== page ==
Apple products

Can Apple sustain their competitive advantage?

Chris Goodwin Blogs

The business news this morning pays a lot of attention to the fall in the Apple share price.

Apple shares fell by 8% yesterday.  A number of reasons are put forward to explain this including President Trump’s trade war with China and the threat of recession in America.

Tim Cook (CEO) said that revenue for this quarter would be almost 10% less than the company’s forecast issued in November, a very significant fall in a short period.

As a teacher of Business Strategy I have been fascinated by Apple for many years, particularly by a desire to understand their competitive advantage, how they have made this sustainable and whether their exceptional financial performance, when compared to competitors, can be sustained.

Michael Porter defines a competitive advantage as sustainable if it lasts for more than one economic cycle (about 10 years).

Let’s have a look at how this has played out as far as the different products launched by Apple since the return of Steve Jobs in 1997 are concerned.

The iPod.

The first version was released in 2001 about ​8 months after the Macintosh version of iTunes was released. This revolutionised the way people listen to music and forced the music industry to recognise that it had to change from selling copyright material in permanent electronic forms (such as CDs).

The iPad. 

The first iPad was released in 2010.

Apple has sold more than 360 million iPads, though sales peaked in 2013. It was the most popular tablet computer by sales in 2018.

The iPhone. 

The first-generation iPhone was released on June 29, 2007.

Interestingly Apple had begun developing the iPad first.  However, Steve Jobs here demonstrated his genius for business strategy by recognising that there were risks that competitors could develop mobile phones that would be able to download and play music.  This had already begun to happen but his concern was that rather than just allow the downloading of a few songs they could develop products that allowed multiple downloads.  This would clearly create a threat to the iPad and iTunes which generated the greatest share of sales and profit of Apple at the time.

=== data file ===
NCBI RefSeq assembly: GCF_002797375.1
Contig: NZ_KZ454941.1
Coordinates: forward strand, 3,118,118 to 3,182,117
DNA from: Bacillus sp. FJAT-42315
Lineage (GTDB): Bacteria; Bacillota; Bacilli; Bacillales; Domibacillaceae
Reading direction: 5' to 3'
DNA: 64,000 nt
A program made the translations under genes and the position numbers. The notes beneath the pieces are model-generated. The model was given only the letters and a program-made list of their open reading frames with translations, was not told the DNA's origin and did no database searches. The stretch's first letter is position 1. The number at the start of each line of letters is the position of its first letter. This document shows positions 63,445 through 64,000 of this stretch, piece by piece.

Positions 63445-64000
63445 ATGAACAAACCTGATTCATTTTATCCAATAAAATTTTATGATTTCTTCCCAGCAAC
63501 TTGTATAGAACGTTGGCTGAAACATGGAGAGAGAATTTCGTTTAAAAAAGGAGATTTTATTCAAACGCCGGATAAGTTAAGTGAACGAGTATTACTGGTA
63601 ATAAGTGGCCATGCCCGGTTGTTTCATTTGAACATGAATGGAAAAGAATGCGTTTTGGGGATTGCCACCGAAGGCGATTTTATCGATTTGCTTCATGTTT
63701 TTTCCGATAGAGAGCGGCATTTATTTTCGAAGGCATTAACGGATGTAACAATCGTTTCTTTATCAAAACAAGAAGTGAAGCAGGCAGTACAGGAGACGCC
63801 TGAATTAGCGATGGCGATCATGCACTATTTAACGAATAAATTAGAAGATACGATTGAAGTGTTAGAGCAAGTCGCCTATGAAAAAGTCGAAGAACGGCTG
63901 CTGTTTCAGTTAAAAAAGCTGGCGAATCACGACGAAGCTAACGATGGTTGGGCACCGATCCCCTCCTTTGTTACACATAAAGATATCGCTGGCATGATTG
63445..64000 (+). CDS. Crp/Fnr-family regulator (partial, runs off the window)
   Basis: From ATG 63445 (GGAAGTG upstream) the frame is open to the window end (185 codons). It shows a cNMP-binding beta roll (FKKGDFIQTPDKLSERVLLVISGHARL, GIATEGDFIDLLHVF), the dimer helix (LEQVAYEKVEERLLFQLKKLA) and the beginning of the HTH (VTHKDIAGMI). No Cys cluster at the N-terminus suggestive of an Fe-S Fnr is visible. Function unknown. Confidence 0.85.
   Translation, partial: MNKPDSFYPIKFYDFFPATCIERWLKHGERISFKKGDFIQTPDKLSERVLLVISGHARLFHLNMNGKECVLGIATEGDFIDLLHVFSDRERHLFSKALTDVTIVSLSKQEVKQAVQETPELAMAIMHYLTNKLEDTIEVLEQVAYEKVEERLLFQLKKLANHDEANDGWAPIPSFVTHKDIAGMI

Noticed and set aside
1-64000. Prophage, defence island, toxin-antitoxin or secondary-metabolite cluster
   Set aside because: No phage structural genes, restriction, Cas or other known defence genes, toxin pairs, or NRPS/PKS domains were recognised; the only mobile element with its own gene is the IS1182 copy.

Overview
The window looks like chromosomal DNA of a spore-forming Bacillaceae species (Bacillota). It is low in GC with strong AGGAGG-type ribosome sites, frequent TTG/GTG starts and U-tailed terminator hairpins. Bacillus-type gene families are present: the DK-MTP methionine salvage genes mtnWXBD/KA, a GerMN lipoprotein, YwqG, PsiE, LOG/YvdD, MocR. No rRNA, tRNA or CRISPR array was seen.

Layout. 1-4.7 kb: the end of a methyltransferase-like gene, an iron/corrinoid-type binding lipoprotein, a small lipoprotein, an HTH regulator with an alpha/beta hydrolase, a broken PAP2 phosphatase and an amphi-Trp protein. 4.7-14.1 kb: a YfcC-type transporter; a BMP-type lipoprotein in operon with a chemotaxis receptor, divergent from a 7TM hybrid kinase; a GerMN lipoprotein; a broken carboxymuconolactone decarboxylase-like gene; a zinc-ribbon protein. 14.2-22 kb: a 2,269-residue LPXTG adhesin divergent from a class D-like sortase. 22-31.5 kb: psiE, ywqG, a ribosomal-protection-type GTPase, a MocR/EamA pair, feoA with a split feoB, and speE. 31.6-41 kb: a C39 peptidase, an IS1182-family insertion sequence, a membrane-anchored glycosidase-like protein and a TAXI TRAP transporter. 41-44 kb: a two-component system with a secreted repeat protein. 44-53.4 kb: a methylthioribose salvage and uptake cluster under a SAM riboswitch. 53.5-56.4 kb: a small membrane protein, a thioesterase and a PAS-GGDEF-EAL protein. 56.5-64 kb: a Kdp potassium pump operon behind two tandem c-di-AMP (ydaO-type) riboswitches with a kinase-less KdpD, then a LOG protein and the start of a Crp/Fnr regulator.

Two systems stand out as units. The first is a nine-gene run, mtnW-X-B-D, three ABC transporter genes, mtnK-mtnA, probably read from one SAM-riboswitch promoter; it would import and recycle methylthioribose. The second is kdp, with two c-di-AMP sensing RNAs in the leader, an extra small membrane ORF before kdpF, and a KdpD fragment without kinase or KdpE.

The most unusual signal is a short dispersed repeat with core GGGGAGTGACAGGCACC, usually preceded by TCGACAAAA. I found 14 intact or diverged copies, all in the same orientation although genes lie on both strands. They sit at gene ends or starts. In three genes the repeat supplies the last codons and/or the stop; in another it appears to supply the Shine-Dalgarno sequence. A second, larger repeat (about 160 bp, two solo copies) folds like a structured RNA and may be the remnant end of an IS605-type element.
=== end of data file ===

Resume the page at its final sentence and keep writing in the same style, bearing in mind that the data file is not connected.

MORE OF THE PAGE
He therefore put the development of the iPad on hold and transferred the resources to the development of the iPhone.

When the iPhone was launched Steve Jobs said that it would take competitors 5 years to copy what Apple had achieved.  The competitive advantage clearly lasted for more than 10 years.


However perhaps we should now consider whether this advantage may not be sustainable for much longer.  Competitors produce phones using Android software which have all the features of an iPhone.  Indeed many people I know who work in the technology industry choose to use Android rather than Apple devices.

Apple has driven the growth on its sales through the sales of new and better (and more expensive) iPhones.  However, many commentators feel that the newer versions do not offer many benefits when compared to the existing versions.  Indeed, the company has come under criticism for deliberately slowing the performance of older iPhones to encourage users to upgrade to the newer versions.  Not everybody feels this way, and there are still many users who are passionate supporters of Apple (both the company and their products).  However, when the iPhone was launched it clearly offered the functionality that no other product came close to.  That is not the case today.

Scott Galloway in his book ‘The Four’, which looks at Amazon, Apple, Facebook and Google, describes Apple as a luxury goods company and argues that their business performance is driven by the desire to own the latest iPhone in the same way that someone might want to own a Louis Vuitton bag.  It is an interesting perspective.

Since the return of Steve Jobs to Apple the company has been phenomenally successful and created a huge amount of shareholder value.

Apple’s success has been driven by the launch of a number of genuinely new products which offered consumers services they had not experienced before.

The iPhone has generated huge returns for Apple since its launch in 2007.  However, perhaps competitors are now catching up quickly and we are seeing a new phase in of competition.  Unless Apple can develop new products that generate very high demand from consumers (and I doubt whether the iWatch will do this) Apple will now become a successful company in the mature phase of the Product Life Cycle.  They will almost certainly make high levels of profitability for many years.  However, whether they will achieve shareholder returns above those of many their competitors is perhaps more doubtful.

The fall in the Apple share price may have less to do with worries about the global economy (although clearly these are relevant) but more to do with a realisation that growth in profitability of the business is unlikely to continue at the same rate as those achieved in recent times.


Chris Goodwin



Apple’s China warning ‘deflects deeper problems’ for firm – BBC News

Is the cult of Apple over? – The Telegraph

A profit warning from Apple jolts markets – The Economist